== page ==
Campaign to End Ragpicking and Rehabilitate Ragpickers
2nd October Gandhi Jayanti 2007
RAGPICKING WASTES LIVES
There comes a time in human history when certain social evils need to be abolished and eradicated and progressive societies have rightly done so. In rural India, no amount of arguments in support of livelihood and employment could justify the evil of a caste having to carry the night soil. Neither has child labour been condoned in urban India. Today, both evils are banned by law. It is now time when we must phase out the social evil of ragpicking; it is time to look for alternative ways of dealing with the increasing urban garbage in our Indian cities and towns.
Supporters of ragpicking would have us believe otherwise. They churn out the same “necessary evil” argument that those supporting begging, prostituting and hawking do. They plead a case for the social utility that ragpickers do in doorstep collection, in recycling garbage, in eliminating garbage handling costs, in giving livelihood to the poorest of the poor. What such arguments really do is to refuse to look at the evil in the face and admit that there are other ways of removing oppression than having to make them scrounge and scavenge all their lives for a pittance.
Let us look at the facts of 21st century Pune. We still use traditional methods of waste handling like ragpickers, open garbage trucks and Kachra kondis. Even when we have before us a host of solid waste management (SWM) techniques tried the world over to choose from. Many cities in the world take care of their garbage without manual handling; they don’t have ragpickers even though the poor live among them. They have instituted processes and penalties on ordinary citizens. These include ensuring that anyone who produces waste will, segregate his wet and dry garbage, compost his wet waste individually or collectively, sell or recycle the dry waste, and finally his non-recyclable dry waste is handed over in bio-degradable bags to the public clearance system. Why can’t we learn from these cities?
Today garbage is big business and there have emerged many stakeholders. Among them are politicians who have politicized garbage collection and disposal. They are now floating their own ragpicker and scrap dealers unions in order to corner some of the spoils. The municipality often abdicates its responsibility and is only too willing to collect conservancy taxes on one end without any efficient SWM on the other. Then there are the tax paying citizens who are willing to offload their garbage to anyone who will take it far away from their homes. In return for their apathy and non-participation, they are faced with low public hygiene, overflowing garbage bins, epidemics, increasing taxes, and in case of Urali Devachi near Pune, water and air pollution. They have not understood the relationship between their personal hygiene and public hygiene.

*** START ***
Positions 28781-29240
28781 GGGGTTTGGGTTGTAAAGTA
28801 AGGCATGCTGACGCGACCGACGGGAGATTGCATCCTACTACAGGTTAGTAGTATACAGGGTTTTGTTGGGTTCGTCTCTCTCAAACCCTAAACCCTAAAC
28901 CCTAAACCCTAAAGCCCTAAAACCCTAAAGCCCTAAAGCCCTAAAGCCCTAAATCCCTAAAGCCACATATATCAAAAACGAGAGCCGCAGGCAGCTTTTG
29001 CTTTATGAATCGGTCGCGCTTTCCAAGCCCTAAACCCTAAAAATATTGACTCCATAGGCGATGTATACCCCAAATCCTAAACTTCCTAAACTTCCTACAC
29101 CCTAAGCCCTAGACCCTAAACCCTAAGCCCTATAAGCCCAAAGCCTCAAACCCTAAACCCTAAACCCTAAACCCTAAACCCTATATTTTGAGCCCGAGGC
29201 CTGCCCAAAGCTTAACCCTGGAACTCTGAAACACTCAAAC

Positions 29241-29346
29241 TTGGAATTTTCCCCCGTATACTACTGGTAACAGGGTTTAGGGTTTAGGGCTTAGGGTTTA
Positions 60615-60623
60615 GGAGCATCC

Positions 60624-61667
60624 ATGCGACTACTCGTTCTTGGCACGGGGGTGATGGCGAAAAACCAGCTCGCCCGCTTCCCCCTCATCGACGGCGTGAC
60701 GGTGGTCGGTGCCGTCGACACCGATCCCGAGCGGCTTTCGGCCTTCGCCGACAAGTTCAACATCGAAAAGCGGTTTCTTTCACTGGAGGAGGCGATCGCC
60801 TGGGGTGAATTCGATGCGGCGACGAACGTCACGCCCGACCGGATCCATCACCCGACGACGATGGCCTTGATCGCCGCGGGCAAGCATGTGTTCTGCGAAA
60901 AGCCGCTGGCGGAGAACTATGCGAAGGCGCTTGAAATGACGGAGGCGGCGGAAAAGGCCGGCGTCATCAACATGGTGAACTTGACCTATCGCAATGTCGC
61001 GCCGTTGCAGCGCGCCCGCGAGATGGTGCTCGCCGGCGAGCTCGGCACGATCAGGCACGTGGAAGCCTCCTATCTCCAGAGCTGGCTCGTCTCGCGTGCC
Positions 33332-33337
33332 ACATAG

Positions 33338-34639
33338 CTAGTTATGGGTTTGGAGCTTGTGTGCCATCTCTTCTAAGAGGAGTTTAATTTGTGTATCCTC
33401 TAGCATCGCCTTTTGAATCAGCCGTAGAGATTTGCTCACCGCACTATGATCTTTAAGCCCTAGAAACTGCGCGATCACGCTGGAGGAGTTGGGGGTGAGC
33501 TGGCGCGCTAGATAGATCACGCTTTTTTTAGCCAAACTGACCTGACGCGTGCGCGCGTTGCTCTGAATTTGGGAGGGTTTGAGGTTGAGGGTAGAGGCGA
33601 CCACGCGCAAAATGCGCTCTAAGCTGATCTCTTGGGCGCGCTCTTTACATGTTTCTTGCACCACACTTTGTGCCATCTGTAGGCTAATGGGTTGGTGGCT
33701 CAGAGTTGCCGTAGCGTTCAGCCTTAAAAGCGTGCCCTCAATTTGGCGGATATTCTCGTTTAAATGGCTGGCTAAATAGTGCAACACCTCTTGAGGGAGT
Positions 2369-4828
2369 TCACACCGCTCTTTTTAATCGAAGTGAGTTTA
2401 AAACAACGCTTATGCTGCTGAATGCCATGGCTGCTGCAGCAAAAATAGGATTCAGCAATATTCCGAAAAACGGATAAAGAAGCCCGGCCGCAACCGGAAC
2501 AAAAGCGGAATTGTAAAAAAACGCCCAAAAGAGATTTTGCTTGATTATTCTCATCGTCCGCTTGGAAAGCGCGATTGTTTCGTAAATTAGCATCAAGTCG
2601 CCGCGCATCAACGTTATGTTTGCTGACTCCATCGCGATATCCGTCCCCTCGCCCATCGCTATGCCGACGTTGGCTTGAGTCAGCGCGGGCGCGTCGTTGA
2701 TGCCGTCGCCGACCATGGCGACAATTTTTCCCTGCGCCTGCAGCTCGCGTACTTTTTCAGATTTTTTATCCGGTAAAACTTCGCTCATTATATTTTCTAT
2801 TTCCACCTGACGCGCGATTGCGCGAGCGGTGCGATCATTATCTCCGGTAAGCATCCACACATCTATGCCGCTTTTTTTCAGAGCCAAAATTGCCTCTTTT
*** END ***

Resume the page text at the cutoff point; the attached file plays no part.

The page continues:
That leaves us with the last stakeholder which is a class (or caste) or ragpickers, mostly women, scavenging on the city waste to make a livelihood. Ragpicking may be listed among the most dangerous, back-breaking and degrading jobs that any Indian citizen would have to do. Competing with crows, pigs, dogs and cows for anything valuable in the dustbins or in a household’s garbage bag is a dehumanizing activity. Add to it the abuses of being called a thief, having to work under any weather conditions, malnourishment, exploitation by middlemen, and most of all having no security against occupational hazards. Yet our corporation wants to formalize it, institutionalize it, procure for it a human face, and then pass it on to yet another generation of the urban poor. When will it stop, when will we move on, when will we allow the poor to move on and offer them a better life, a label better than ‘ragpickers’, a better future for their families and children? Let the government rehabilitate them into humane and creative sectors of the economy. If they still wish to continue in the garbage business, let the local government assist them to transcend their present ‘ragpicker’ status and make them small entrepreneurs of scrap and waste thus displacing the middlemen that cheat them and profit from their hard work.
When will we citizens of an A-grade city, find A-grade techniques and systems to deal with waste management? As honest tax paying citizens we have the first choice, to choose the most efficient, sociologically and ecologically sound methods of garbage disposal depending on the localized needs of different neighbourhoods we live in. When it comes to public cleanliness, health and hygiene, there should be no compromise. If modernisation and mechanization will replace dehumanizing work then we should not shy from doing so. Participation of citizens in the corporation’s budget allocations, service provisioning, and the monitoring of the system to make it accountable is a window of opportunity for a ensuring a clean city. We should refuse to accept ideas from foreign consultants and foreign funding agencies in perpetuating antiquated garbage disposal systems that they would not in their own countries permit.
Progressive citizens organisations like NSCC Pune, have given a call for someday making the city “zero garbarge”. This will happen only when every citizen takes responsibility for his own garbage, reduces his present lifestyle of packaged goods and wasteful consumption that generate unnecessary garbage and all the problems that result thereby. Lets reduce, reuse and recycle, and lets say goodbye to ragpicking for the good of all life in the city!
Mahatma Gandhi Amar rahein!
Friends of the Gandhi Museum Pune http://www.gandhisalt.org